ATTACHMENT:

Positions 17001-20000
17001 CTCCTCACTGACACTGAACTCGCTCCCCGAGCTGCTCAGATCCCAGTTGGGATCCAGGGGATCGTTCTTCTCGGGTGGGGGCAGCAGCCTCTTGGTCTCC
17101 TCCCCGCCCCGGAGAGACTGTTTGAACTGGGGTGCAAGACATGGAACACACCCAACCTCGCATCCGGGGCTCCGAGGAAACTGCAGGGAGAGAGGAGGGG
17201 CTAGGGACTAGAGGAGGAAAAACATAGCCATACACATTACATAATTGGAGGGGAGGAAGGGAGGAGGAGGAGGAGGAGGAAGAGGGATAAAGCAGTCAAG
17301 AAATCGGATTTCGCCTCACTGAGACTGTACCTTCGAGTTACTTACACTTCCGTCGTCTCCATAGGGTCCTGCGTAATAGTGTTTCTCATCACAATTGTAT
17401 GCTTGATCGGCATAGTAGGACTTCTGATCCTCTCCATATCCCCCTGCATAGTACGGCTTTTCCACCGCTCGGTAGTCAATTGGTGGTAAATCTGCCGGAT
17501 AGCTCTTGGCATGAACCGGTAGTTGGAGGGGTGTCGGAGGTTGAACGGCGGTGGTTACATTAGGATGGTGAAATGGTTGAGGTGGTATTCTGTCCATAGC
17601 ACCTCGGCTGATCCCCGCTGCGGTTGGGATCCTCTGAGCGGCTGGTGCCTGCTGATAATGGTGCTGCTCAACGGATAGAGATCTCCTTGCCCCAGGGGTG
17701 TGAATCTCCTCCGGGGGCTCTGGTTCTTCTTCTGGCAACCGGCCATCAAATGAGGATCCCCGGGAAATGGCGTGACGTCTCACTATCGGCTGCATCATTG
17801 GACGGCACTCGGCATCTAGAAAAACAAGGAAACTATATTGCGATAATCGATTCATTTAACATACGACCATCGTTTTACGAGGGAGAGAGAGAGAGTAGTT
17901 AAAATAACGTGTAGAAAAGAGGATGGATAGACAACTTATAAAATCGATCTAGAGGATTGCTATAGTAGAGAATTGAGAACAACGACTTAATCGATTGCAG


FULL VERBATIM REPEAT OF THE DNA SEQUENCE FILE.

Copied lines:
Positions 17001-20000
17001 CTCCTCACTGACACTGAACTCGCTCCCCGAGCTGCTCAGATCCCAGTTGGGATCCAGGGGATCGTTCTTCTCGGGTGGGGGCAGCAGCCTCTTGGTCTCC
17101 TCCCCGCCCCGGAGAGACTGTTTGAACTGGGGTGCAAGACATGGAACACACCCAACCTCGCATCCGGGGCTCCGAGGAAACTGCAGGGAGAGAGGAGGGG
17201 CTAGGGACTAGAGGAGGAAAAACATAGCCATACACATTACATAATTGGAGGGGAGGAAGGGAGGAGGAGGAGGAGGAGGAAGAGGGATAAAGCAGTCAAG
17301 AAATCGGATTTCGCCTCACTGAGACTGTACCTTCGAGTTACTTACACTTCCGTCGTCTCCATAGGGTCCTGCGTAATAGTGTTTCTCATCACAATTGTAT
17401 GCTTGATCGGCATAGTAGGACTTCTGATCCTCTCCATATCCCCCTGCATAGTACGGCTTTTCCACCGCTCGGTAGTCAATTGGTGGTAAATCTGCCGGAT
17501 AGCTCTTGGCATGAACCGGTAGTTGGAGGGGTGTCGGAGGTTGAACGGCGGTGGTTACATTAGGATGGTGAAATGGTTGAGGTGGTATTCTGTCCATAGC
17601 ACCTCGGCTGATCCCCGCTGCGGTTGGGATCCTCTGAGCGGCTGGTGCCTGCTGATAATGGTGCTGCTCAACGGATAGAGATCTCCTTGCCCCAGGGGTG
17701 TGAATCTCCTCCGGGGGCTCTGGTTCTTCTTCTGGCAACCGGCCATCAAATGAGGATCCCCGGGAAATGGCGTGACGTCTCACTATCGGCTGCATCATTG
17801 GACGGCACTCGGCATCTAGAAAAACAAGGAAACTATATTGCGATAATCGATTCATTTAACATACGACCATCGTTTTACGAGGGAGAGAGAGAGAGTAGTT
17901 AAAATAACGTGTAGAAAAGAGGATGGATAGACAACTTATAAAATCGATCTAGAGGATTGCTATAGTAGAGAATTGAGAACAACGACTTAATCGATTGCAG